87% infection rate

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https://www.cnn.com/2020/05/13/us/coronavirus-washington-choir-outbreak-trnd/index.html

They were close together for hours, singing, and no doubt inhaling
fast a lot through their mouths, bypassing sinus filters.

I wonder if trumpet players have higher incidence of CV infection.
Similar effects?



--  

John Larkin         Highland Technology, Inc
picosecond timing   precision measurement  

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Re: 87% infection rate
On Thursday, May 14, 2020 at 4:37:45 PM UTC-4, John Larkin wrote:
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I think the other issues of transmission identified in the report are more  
than sufficient to explain the high infection rate.  The report also seemed
 to dismiss the possibility that there was more than one carrier.  The Marc
h 3 was four days prior to the first patient showing symptoms, so not unrea
sonable to think the virus could have been transmitted then.  So the March  
10 practice might well have had more than one shooter... I mean carrier.  

Did they check the grassy knoll?  

Do they have grassy knolls anywhere other than Dallas?  

I've never seen one.  

--  

  Rick C.

  - Get 1,000 miles of free Supercharging
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Re: 87% infection rate
On 15/5/20 6:37 am, John Larkin wrote:
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If you're posting to support your ignorant hope that a majority of the  
US population has already unknowingly had the virus and it's all going  
to stop soon, you're clutching at straws.

For comparison, Spain, which has had 143K cases and 27K deaths, was just  
extensively tested for antibodies. The result shows that only 5% of the  
population has been exposed. If herd immunity starts to kick in at  
around 60%, those numbers are going to get at least TWELVE TIMES WORSE.

That's over 320,000 dead, in a country of 47 million.

Translating that to the USA, you're going to see 2.3 million deaths.

Which is in the range that I predicted in February (I said 1.5M-2.5M).

Time will tell.

CH

Re: 87% infection rate
On Fri, 15 May 2020 11:58:03 +1000, Clifford Heath

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Were you born a jerk, or did something terrible happen?



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John Larkin         Highland Technology, Inc

Science teaches us to doubt.

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Re: 87% infection rate
On 15/5/20 12:54 pm, snipped-for-privacy@highlandsniptechnology.com wrote:
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Just doing the numbers, because you consistently refuse to.

Yuo can't start fixing a problem until you first admit that you've got a  
problem.

Re: 87% infection rate
On Fri, 15 May 2020 13:29:20 +1000, Clifford Heath

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OK, something terrible.



--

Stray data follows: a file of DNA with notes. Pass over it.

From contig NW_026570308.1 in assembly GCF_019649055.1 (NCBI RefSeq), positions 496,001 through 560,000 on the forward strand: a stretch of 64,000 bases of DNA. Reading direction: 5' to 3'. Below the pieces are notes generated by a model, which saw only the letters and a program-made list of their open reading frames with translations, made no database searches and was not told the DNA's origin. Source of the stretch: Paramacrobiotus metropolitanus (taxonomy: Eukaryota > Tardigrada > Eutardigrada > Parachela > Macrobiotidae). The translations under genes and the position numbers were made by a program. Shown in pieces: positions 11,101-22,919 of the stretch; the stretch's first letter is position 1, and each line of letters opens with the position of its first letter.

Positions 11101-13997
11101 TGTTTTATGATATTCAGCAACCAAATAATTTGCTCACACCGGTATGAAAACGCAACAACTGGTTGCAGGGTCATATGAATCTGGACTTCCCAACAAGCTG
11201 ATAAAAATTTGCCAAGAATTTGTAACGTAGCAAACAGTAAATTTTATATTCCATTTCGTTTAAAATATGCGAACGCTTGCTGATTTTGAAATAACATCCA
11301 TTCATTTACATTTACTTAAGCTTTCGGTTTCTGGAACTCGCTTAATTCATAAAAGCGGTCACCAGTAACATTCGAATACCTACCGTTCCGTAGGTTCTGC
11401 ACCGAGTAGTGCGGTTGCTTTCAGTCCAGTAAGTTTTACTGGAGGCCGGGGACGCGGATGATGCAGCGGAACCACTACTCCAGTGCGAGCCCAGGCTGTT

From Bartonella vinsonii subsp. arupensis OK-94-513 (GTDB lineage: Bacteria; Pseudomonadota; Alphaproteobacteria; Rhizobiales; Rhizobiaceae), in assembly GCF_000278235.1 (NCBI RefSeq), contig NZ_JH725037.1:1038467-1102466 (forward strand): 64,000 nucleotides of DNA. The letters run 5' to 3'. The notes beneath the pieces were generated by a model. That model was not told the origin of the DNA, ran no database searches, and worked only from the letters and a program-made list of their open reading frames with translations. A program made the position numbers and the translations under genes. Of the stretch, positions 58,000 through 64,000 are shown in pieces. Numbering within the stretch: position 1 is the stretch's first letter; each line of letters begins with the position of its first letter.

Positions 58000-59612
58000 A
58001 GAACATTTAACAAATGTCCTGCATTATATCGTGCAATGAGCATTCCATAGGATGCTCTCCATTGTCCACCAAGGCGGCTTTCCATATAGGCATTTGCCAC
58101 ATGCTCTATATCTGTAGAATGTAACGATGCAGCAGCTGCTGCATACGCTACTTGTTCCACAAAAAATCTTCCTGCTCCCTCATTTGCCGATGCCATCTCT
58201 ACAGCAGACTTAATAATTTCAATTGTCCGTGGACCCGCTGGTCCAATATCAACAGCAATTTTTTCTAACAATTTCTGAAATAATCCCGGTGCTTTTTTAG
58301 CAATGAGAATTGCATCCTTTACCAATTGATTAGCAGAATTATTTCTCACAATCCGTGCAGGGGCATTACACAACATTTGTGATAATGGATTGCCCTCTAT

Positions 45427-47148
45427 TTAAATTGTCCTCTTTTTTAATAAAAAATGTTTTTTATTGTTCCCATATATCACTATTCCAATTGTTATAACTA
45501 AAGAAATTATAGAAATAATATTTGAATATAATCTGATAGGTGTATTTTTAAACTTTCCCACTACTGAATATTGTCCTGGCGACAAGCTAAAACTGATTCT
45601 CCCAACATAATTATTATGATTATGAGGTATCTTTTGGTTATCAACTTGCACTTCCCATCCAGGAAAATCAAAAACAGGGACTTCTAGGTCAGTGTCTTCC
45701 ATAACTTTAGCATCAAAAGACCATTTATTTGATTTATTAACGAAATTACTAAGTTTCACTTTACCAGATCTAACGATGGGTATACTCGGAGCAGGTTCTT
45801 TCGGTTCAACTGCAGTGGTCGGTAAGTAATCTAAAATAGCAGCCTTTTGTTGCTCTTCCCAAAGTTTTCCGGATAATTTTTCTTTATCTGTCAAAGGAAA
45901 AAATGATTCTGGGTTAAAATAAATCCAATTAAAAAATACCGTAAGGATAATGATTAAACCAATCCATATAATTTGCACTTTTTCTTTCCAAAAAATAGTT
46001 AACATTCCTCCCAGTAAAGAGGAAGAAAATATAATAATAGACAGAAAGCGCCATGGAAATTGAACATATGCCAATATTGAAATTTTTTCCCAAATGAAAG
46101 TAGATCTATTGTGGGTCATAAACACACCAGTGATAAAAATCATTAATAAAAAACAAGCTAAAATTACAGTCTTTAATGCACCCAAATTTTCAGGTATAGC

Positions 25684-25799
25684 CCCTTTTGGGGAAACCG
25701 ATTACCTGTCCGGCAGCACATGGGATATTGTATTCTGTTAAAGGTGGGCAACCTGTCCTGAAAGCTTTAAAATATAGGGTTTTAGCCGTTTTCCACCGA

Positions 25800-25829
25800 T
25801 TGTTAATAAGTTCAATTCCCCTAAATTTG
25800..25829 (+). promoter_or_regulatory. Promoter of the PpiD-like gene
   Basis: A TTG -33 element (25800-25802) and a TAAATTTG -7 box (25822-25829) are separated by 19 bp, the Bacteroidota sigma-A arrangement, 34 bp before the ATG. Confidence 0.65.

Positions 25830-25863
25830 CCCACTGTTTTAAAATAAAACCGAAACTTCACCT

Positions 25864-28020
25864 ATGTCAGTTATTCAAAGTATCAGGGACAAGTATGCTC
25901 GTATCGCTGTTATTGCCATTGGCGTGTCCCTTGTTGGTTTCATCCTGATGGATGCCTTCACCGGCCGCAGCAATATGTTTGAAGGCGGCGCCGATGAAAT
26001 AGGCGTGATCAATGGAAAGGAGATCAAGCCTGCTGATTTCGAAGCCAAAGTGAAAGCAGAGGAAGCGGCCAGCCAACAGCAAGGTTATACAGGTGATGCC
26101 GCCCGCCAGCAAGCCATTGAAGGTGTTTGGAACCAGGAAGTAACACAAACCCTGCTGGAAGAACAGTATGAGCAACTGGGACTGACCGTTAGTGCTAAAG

John Larkin         Highland Technology, Inc

Science teaches us to doubt.

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Re: 87% infection rate
On 15/5/20 2:01 pm, snipped-for-privacy@highlandsniptechnology.com wrote:
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How 'bout you un-snip my rough calculations and tell me what's wrong  
with them?

As it is, you're just showing everyone what's wrong with *you*.

CH

Re: 87% infection rate
On Fri, 15 May 2020 14:09:40 +1000, Clifford Heath

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JHU says 230K cases in Spain, but that's just verified, presumably
tested, cases. The asymptomatic cases tend to not be counted.

https://english.elpais.com/society/2020-05-14/antibody-study-shows-just-5-of-spaniards-have-contracted-the-coronavirus.html

5% of 47 million is 2.3 million. Places in New York are 30% antibody
positive.

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What's wrong with me is that I'm curious about possibilities.  

What's wrong about this virus is the data. It's terrible. You can make
almost any case you want from the available data.

I thought the choir thing was really interesting. Singing is
dangerous. Sinuses may be the first, most important defense against CV
infection.  

Gosh, other people have discovered that too.

https://omft.info/en/news-posts/nasal-breathing-as-a-defense-against-the-corona-virus/

Running and swimming and such can involve mouth breathing. Don't run,
don't sing.

Sorry to bore you. I suppose there is a huge range of things that you
don't find to be interesting.



--  

John Larkin         Highland Technology, Inc

Science teaches us to doubt.

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Re: 87% infection rate
On Thursday, May 14, 2020 at 10:22:17 PM UTC-7, snipped-for-privacy@highlandsniptechnology.com wrote:

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The virus is not 'wrong', it's not responsible for your difficulties in comprehension.